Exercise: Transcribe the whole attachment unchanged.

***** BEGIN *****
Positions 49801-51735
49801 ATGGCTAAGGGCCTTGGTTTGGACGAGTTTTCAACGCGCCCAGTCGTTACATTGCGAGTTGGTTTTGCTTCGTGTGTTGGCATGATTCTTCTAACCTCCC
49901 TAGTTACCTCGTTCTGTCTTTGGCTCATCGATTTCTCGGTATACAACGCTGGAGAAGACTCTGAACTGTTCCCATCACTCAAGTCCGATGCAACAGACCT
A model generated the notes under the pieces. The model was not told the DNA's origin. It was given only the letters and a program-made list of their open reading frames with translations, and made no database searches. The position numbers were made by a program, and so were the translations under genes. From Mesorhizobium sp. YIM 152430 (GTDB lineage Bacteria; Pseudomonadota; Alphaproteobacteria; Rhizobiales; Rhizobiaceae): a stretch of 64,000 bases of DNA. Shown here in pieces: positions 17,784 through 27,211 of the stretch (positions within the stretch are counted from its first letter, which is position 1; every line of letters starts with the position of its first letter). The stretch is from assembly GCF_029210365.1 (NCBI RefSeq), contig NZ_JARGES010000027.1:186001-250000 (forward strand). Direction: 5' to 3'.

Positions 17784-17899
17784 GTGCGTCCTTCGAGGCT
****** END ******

Positions 49801-51735
49801 ATGGCTAAGGGCCTTGGTTTGGACGAGTTTTCAACGCGCCCAGTCGTTACATTGCGAGTTGGTTTTGCTTCGTGTGTTGGCATGATTCTTCTAACCTCCC
49901 TAGTTACCTCGTTCTGTCTTTGGCTCATCGATTTCTCGGTATACAACGCTGGAGAAGACTCTGAACTGTTCCCATCACTCAAGTCCGATGCAACAGACCT
A model generated the notes under the pieces. The model was not told the DNA's origin. It was given only the letters and a program-made list of their open reading frames with translations, and made no database searches. The position numbers were made by a program, and so were the translations under genes. From Mesorhizobium sp. YIM 152430 (GTDB lineage Bacteria; Pseudomonadota; Alphaproteobacteria; Rhizobiales; Rhizobiaceae): a stretch of 64,000 bases of DNA. Shown here in pieces: positions 17,784 through 27,211 of the stretch (positions within the stretch are counted from its first letter, which is position 1; every line of letters starts with the position of its first letter). The stretch is from assembly GCF_029210365.1 (NCBI RefSeq), contig NZ_JARGES010000027.1:186001-250000 (forward strand). Direction: 5' to 3'.

Positions 17784-17899
17784 GTGCGTCCTTCGAGGCT